Western side of Gamla Stan, Stockholm
Staying in a hostel can be really unpredictable. There's always the early risers who get up and start making a fuss so they can be out the door by 8am. This time, I was that early riser, but I had gotten up at around 9:30… hardly early.
For breakfast, I had my first kanelbullar (cinnamon scroll) from 7 Eleven, which wasn't my first choice for breakfast! I was in a hurry, but it was actually really good. Heaps better than the ones I've had in Sydney.
In Sweden, cinnamon scrolls are a thing. They go so far as to say that they invented it and they are commonly consumed for afternoon tea (fika) with coffee or tea. My scroll (SEK 18 = AUD 2.88) had tonnes of cinnamon and I think cardemon in it too. It was really tasty, so you know what? I'll give it to them. I was really surprised by 7 Eleven! Is this another case of 7 Elevens in other countries actually being decent? 8/10 #ipinions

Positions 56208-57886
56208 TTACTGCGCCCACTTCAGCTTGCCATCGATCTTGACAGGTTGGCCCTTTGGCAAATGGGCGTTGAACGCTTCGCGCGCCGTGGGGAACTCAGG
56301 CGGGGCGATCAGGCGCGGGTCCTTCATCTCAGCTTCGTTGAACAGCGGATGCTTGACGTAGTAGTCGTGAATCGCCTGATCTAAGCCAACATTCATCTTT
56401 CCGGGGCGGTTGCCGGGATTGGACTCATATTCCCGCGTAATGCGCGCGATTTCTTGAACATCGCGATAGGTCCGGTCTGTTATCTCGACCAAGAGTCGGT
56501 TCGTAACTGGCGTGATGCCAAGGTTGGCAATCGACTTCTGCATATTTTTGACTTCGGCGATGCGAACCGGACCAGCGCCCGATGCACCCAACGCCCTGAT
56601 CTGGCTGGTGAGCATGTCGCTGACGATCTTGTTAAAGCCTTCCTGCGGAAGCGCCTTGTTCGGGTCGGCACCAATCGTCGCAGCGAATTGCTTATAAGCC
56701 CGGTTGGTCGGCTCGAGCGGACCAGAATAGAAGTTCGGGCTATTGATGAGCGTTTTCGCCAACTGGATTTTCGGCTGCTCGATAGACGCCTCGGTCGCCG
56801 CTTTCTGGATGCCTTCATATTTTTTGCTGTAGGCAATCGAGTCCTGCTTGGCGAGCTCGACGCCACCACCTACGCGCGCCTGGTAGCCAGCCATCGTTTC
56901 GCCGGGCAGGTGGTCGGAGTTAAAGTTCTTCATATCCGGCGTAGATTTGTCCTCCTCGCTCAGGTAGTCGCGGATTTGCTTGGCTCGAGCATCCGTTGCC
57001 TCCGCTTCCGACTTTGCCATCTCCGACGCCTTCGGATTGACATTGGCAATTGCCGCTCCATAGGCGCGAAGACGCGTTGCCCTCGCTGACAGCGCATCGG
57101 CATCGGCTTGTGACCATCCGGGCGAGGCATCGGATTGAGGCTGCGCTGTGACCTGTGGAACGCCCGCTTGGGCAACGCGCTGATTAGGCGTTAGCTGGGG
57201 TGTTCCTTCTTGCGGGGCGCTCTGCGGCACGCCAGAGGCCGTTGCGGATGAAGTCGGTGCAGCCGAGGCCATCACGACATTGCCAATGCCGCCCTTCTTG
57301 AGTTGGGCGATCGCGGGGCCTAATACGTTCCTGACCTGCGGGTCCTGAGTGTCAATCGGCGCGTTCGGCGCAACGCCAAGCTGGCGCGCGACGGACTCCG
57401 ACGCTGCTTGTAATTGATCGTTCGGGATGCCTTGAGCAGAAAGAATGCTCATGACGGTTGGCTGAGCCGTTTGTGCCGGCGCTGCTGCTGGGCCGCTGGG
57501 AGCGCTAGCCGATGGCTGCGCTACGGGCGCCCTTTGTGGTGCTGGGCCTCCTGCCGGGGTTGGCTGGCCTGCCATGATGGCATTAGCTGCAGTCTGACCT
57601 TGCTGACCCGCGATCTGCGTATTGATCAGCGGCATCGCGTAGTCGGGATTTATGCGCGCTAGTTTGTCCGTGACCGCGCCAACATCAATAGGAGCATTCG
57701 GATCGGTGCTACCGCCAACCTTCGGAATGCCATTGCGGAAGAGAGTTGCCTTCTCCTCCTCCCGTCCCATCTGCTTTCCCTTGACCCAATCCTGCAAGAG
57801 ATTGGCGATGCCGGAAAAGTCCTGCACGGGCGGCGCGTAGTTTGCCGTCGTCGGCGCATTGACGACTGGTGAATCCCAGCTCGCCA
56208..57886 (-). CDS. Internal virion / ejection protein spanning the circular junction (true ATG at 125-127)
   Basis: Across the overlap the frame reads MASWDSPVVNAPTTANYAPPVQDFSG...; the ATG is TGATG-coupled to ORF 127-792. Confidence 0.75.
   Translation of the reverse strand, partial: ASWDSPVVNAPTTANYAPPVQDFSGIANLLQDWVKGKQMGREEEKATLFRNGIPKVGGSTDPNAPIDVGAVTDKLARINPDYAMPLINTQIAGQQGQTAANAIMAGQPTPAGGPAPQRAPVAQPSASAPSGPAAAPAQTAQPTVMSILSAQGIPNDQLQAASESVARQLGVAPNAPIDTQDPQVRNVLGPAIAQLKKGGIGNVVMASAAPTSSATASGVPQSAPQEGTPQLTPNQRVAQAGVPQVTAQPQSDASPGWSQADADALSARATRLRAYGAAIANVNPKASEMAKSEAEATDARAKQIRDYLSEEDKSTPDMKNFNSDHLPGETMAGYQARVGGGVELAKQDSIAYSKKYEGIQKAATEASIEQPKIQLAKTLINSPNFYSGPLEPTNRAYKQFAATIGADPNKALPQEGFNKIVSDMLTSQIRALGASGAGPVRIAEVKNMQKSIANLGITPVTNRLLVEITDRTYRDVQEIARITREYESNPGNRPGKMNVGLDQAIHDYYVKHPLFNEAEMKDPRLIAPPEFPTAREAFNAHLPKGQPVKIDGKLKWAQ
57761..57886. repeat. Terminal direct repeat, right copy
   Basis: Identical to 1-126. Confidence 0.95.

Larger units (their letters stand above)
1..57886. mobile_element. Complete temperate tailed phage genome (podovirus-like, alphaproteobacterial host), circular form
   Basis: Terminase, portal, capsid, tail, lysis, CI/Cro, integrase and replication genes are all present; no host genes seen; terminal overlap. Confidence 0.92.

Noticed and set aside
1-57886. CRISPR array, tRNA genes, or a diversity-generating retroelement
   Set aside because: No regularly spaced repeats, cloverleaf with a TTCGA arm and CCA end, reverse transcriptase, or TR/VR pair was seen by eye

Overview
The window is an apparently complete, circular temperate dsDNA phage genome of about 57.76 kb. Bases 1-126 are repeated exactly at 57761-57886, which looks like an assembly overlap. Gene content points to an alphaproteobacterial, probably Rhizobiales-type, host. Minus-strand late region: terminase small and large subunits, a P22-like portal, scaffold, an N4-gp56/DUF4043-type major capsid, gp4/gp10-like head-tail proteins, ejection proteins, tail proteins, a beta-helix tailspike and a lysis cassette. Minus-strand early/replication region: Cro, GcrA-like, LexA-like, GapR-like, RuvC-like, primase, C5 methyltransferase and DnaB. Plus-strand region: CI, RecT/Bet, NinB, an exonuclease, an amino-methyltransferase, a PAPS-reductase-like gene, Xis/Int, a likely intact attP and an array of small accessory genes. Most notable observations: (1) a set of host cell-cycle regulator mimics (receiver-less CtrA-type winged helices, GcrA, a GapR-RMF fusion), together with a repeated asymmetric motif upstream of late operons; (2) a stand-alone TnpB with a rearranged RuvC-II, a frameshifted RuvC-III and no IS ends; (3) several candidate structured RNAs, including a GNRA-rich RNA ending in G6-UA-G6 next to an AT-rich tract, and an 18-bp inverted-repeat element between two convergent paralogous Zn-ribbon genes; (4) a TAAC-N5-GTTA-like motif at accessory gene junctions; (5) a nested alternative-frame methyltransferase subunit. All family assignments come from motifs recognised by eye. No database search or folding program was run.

Stadshuset (Stockholm City Hall)
I had wanted to get up early so I could make the 10am city hall tour but then decided against it so I could have a bit of a sleep in. Nah, not really, I read it wasn't worth it. And to be honest, it was expensive and I wasn't super interested. Instead, I went up the city hall tower, which is 106m high. I had to buy a timed ticket because only 30 people are allowed in the tower at any given time, which I found to be ridiculously strict. The tower steps up to the stop were quite spacious and looked quite new. I have been in other towers where it was absolutely a claustrophobic experience with deteriorated steps but no people limit.